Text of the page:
Pushing Past Fears & Sharing

Written by Michael Lee on April 16, 2014

I’m an introvert. This isn’t to be confused with being shy. I don’t fear social opportunities or putting myself out there.

What I do fear is putting myself or my work out into the world for others to stomp on or disregard for being meaningless. For this reason it often pains me to hit the publish button.

Over the past month I did two things I have never done in my life. I ran a live webinar to teach how to code and was interviewed by my friend, Brandon Houlihan for his blog about creatives in the triangle.

I remember the night of the webinar, sitting in front of my laptop rehearsing the slides and material I had prepped. Minutes before the webinar went live to 12 complete strangers that had signed up; I sat there, with my heart thumping hard and contemplating if I should shoot an email out saying I’m having technical difficulties. I could make it up by recording the lesson later, edit to my heart’s content and send it out for those strangers to watch.

Instead, I chose to let the red light go on, the feed went live and I taught for an hour.

Brandon is a crazy talented designer and I was honored to be included on his blog, 147. The interview was conducted in a shared Google doc. Brandon started with a set of questions and as I answered them, he’d follow up with new ones.

There were many times I would take a pause from the questions and read the interviews of other folks on 147. Their stories felt so much cooler than mine. One dude was a film maker who made a film about the Montagnards of Vietnam during the war or my friend, Greg who hosts a frozen food video blog. My stories were, being jumped in the 4th grade in Los Angeles and dropping out of college twice.

Many times I wanted to command + a and hit the delete key because it felt uninteresting. But I didn’t. I made no revisions, Brandon took photos of me to put a face to my stories and he published it.

With both the webinar and the interview, I ran into fears. Fear of lacking in knowledge to teach, fear of being weird or boring, fear of putting myself and things out there and no one even caring. But if I had let these fears cripple me to the point of holding back from teaching or sharing my stories then I would have never gotten responses like these.

"Michael, after a long and kind of 'dreadful' day at work I stumbled upon your interview. I found it to be very inspiring, insightful and above all, I got to know you a little bit more. We definitely have some things in common ;)"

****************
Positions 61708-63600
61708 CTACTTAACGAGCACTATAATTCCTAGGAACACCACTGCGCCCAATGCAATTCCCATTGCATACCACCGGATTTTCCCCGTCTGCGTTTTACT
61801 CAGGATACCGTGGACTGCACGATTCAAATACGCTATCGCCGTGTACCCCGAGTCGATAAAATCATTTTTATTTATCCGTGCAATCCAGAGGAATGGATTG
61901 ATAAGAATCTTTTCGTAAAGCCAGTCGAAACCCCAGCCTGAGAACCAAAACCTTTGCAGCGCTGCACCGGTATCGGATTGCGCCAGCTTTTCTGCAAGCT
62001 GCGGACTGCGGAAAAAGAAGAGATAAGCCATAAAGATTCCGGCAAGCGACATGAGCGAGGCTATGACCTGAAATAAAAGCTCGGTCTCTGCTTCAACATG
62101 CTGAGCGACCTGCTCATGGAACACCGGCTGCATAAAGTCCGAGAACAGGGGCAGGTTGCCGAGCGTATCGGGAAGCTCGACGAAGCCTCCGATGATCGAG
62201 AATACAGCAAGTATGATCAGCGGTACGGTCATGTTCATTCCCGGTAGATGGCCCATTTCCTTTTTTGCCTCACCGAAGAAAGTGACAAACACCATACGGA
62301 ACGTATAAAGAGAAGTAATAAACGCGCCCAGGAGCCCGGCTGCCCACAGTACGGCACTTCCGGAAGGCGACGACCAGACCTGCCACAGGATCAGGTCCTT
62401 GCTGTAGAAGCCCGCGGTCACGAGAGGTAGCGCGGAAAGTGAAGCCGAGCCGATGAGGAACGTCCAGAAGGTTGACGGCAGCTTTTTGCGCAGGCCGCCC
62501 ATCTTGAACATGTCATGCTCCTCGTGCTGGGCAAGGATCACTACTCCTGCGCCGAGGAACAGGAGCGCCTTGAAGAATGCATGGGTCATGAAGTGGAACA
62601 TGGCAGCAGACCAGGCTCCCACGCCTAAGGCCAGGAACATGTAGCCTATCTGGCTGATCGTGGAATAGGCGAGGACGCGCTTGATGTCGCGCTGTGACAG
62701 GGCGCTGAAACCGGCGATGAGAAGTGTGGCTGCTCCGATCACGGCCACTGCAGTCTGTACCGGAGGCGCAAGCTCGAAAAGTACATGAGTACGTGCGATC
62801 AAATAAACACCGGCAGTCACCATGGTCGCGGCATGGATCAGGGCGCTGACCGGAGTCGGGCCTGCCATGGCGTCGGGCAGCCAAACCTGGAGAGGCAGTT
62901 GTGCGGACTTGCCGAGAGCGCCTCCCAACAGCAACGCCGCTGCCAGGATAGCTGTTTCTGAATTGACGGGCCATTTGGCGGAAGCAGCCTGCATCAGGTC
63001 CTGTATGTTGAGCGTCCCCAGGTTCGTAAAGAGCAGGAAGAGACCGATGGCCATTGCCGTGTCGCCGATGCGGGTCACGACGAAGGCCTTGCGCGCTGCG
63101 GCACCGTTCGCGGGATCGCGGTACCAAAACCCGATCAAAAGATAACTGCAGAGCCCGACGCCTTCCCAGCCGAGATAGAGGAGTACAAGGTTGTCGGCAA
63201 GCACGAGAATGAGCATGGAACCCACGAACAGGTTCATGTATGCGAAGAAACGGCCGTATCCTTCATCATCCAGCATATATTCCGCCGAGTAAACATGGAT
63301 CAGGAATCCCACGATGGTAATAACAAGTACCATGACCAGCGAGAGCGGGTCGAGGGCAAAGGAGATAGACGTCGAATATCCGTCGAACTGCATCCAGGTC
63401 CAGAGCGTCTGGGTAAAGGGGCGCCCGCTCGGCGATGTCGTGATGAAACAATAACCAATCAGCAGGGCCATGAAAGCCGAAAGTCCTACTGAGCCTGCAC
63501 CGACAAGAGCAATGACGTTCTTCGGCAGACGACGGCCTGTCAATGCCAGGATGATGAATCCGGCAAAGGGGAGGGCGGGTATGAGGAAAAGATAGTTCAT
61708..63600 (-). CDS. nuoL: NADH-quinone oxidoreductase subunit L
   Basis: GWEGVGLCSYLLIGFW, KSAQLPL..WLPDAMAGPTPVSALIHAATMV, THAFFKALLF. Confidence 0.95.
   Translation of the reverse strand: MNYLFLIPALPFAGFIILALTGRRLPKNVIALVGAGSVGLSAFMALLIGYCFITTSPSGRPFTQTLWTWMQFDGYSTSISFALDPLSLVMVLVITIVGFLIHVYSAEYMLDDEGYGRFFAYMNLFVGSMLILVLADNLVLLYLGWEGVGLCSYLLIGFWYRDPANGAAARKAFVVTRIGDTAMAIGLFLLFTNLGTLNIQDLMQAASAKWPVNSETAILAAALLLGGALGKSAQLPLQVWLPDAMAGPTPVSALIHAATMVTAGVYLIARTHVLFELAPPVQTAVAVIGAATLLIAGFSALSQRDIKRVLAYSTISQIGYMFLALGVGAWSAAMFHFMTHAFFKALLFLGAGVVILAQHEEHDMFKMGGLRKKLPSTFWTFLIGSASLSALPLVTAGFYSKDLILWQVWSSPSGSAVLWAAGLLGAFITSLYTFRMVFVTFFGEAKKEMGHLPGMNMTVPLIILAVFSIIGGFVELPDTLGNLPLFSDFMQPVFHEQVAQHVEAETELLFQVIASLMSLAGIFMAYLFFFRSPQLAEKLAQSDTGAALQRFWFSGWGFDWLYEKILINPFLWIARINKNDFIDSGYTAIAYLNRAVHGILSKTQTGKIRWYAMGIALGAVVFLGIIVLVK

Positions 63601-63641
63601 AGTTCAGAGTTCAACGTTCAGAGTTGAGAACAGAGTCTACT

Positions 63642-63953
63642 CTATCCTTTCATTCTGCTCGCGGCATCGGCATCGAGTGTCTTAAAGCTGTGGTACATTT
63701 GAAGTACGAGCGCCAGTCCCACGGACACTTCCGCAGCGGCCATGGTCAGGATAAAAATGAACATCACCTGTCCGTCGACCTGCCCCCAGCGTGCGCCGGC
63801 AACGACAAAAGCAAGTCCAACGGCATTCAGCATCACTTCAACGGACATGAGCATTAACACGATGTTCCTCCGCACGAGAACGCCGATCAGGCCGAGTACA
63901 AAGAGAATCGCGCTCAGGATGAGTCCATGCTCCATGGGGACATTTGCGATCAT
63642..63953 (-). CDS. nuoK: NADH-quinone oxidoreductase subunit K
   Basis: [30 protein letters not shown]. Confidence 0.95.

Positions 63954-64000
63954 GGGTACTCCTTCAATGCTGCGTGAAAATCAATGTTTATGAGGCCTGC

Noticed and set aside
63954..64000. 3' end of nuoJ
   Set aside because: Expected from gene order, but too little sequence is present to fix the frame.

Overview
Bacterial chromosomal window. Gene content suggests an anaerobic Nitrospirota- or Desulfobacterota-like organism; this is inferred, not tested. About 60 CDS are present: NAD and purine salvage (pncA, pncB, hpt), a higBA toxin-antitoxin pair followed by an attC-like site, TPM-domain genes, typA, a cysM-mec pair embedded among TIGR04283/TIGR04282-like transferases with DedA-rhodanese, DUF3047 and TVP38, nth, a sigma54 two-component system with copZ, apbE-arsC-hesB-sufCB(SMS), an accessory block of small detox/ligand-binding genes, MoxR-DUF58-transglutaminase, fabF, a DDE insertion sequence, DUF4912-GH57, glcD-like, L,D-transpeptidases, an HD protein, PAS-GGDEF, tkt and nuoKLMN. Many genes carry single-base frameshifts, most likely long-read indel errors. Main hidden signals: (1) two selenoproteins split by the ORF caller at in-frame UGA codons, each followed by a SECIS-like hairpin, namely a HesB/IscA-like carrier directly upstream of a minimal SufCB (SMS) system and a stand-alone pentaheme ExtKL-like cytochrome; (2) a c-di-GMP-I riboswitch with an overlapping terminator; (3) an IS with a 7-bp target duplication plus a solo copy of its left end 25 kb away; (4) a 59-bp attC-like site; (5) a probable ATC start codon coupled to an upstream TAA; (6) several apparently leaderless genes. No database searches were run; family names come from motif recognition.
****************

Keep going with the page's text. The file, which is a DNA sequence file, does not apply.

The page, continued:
"Cool interview, Mike! It's refreshing to hear you talk about what inspires you. People need to do more of that. It's good for the soul."
"Michael, thanks again for hosting the webinar...I have a coworker who's been looking for something just like your webinar...let him know the next time you host a webinar."

I share these responses not to toot my own horn. But to share the results of what came out of putting myself and my work out into the world – someone found what I was doing valuable.

Each one of us has something to share with the world. Whether it’d be our stories or our craft. You might think these things are insignificant but I challenge you to publicly share it. In doing so I guarantee at least one person will find it valuable and that should be all that matters.

There ain’t going to be anyone who cares you say? Well, how about yourself? You’re a person right?

If I hadn’t done the webinar, I would’ve never taken the time to think about why I write code the way that I do. Or that I enjoy teaching. If I didn’t do the interview, the stories I shared would’ve been left hidden somewhere in my memory perhaps never to be told again.

If not to bring value to others, share your stories and your craft to learn and find value for yourself.

Thanks for taking the time to read this article. I'd love to stay in touch and share more tips on programming and design, side projects and working remotely. Sign up and I'll send you my articles straight to your email.

:wave: Hey hey, I'm Michael Lee! I really appreciate you taking the time to read this article.

Be sure to check out my other articles.

Next post: TRBL